VFX artists used Marvel’s actual original CG model of Abomination from ‘The Incredible Hulk’ as reference for his new scenes in ‘Shang-Chi’

Behind the scenes with TRIXTER on their work for the character (and on the stand-in performer on stilts!).

Here at befores & afters, we’ve already been able to cover the great work by TRIXTER on Morris in Shang-Chi. Now we also take a look at their visual effects for the Abomination vs Wong fight scene in the film.

Incredibly, the studio was able to reference the original 2008 model from the film where Abomination is played by Tim Roth and draw upon that for this new appearance. VFX supervisor Dominik Zimmerle breaks it down.

Original plate and final shot.


b&a: Where did you start with Abomination?

Dominik Zimmerle: We received all the material that has been produced in the past. We received the model of the original Abomination from 2008. That was really cool to have this. That’s amazing that they still have this stored. We only used it as a reference. It was one of several references.

Then we received all the latest Hulk models so that we see how they’ve change the height, how the proportions are now that we could use as reference. We also got some internal concepts from Marvel again, which were super helpful at the beginning.

We then looked at his horn structure, where the plates are protruding outwards from the skin, how the fins looked, how the skin structure looked. Then there was a test where we tried to see how much of Tim Roth we needed to get in there.

From a technical point of view, we invested quite a lot in the skin sliding setup in Houdini. One of the technical issues or demands for us was that he has not only the protruding bone plates, but there are also sub-dermal bone plates where the skin is sliding over these and encapsulating these. This was something that was a joint effort between shader development and Houdini simulation to create a convincing representation of that.

b&a: When they came to shoot the sequence, how did they stage that? Was there any kind of motion capture as well?

Dominik Zimmerle: That was actually quite fun because they had a guy on stilts. It was a green guy on stilts who had extended stilt arms so that he basically could swoop very far or do very far punches. This was done as reference for Benedict Wong for where to duck away and so on, and he was attached to the wires for safety.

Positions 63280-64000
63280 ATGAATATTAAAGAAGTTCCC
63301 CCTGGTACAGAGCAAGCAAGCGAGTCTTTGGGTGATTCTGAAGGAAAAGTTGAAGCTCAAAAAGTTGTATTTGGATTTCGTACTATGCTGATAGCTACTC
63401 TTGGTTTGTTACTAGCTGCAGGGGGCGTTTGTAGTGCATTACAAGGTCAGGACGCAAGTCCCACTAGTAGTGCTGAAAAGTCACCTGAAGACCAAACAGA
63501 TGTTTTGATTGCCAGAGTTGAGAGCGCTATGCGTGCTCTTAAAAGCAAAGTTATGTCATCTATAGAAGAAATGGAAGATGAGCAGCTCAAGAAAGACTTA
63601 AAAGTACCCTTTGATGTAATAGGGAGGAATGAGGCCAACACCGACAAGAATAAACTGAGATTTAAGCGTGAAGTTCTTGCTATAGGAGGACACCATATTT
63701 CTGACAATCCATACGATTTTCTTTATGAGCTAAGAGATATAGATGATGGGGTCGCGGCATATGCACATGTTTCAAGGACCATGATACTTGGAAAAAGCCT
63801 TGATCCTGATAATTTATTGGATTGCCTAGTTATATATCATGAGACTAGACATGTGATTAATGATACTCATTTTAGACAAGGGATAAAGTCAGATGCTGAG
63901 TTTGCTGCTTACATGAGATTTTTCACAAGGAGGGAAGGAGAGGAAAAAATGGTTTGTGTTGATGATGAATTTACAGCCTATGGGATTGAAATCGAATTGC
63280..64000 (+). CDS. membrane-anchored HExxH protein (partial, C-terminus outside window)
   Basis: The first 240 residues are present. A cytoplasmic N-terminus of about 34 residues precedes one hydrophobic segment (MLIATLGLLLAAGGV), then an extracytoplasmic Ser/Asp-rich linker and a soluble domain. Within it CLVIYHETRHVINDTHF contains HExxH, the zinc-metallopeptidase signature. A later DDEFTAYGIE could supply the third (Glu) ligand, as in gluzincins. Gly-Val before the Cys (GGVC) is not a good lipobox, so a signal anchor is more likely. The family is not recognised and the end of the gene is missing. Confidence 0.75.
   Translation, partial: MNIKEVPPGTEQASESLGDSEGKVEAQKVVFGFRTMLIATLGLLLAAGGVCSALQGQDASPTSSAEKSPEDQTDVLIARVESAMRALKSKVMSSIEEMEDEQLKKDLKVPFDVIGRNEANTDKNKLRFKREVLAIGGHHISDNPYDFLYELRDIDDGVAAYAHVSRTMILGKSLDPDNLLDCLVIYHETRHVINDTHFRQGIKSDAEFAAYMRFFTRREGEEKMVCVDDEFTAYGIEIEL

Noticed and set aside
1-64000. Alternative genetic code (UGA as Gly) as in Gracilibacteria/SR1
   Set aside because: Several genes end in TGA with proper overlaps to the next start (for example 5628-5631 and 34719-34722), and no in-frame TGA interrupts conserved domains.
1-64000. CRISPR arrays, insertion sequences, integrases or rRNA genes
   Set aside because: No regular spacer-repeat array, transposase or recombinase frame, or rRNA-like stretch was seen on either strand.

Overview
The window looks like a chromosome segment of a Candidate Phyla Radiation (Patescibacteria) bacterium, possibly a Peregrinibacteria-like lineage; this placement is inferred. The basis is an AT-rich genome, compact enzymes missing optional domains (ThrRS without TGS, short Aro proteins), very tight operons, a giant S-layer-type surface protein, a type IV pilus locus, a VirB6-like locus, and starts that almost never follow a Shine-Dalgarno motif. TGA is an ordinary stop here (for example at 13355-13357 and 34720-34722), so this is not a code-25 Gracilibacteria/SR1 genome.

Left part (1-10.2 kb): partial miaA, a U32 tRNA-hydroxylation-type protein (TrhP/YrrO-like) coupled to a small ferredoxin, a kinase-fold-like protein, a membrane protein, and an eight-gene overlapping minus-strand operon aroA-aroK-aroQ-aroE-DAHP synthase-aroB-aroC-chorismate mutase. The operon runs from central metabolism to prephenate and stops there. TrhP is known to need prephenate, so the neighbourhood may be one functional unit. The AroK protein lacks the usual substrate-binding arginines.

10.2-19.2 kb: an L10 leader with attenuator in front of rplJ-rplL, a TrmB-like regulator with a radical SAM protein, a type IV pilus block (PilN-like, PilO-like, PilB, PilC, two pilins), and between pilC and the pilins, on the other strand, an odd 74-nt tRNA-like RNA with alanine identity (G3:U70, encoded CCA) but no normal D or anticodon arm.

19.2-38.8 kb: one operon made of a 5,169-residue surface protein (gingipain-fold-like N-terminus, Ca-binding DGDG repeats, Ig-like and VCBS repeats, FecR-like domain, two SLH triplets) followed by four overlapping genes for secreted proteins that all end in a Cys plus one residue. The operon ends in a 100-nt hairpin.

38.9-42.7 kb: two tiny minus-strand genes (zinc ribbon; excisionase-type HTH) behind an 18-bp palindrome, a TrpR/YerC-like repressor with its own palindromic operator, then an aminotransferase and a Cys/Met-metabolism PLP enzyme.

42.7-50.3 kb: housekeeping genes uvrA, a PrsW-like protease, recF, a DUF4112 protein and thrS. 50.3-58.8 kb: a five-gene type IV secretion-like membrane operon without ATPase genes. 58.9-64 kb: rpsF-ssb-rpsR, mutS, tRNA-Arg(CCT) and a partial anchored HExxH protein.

Of course for the performance, it was not exactly what we needed because it wasn’t violent enough, simply because of the physical limitations. The performance of Abomination was key framed by our animators, who shot all kinds of internal references trying to transport the violent action of this fight.

b&a: There’s some fun moments in there, of course, with the portals. Tell me about the challenge there, both from an FX point of view, but also just layout and staging of that punch that happens.

Dominik Zimmerle: We also received the original setups from Doctor Strange and from the Avengers movies so that we could repurpose those. The challenge was here to do the slow down effect with the portal and still maintaining the feeling that this portal is working. The portal look is very much relying on the motion of the sparks, and basically to underline the slow down effect, we took this motion blur out and had it then basically go into sparks for the slow down effect when accelerating up again.

We also had to work out, how much do they need to be rotated to the audience to understand this is a portal and not some kind of glowing line, and how we can stage this to read the portal and to see the arm coming out?

b&a: Not only is that quite a complicated CG character, there are spotlights and atmosphere and the FX from the portals—what was tough about adding in all these elements to the fight?

Dominik Zimmerle: We worked a lot on the atmosphere. Chris Townsend, the overall VFX supervisor, was very eager to get this atmosphere back in and also use the atmosphere from the ring. We see, for example, when the spotlights come through with the haze in the air, and all these God rays coming through. He really wanted to use these God rays to show the mass and shape of Abomination, to help show the drama of the scene and use the drama of the scene to show how big and how vast Abomination is.

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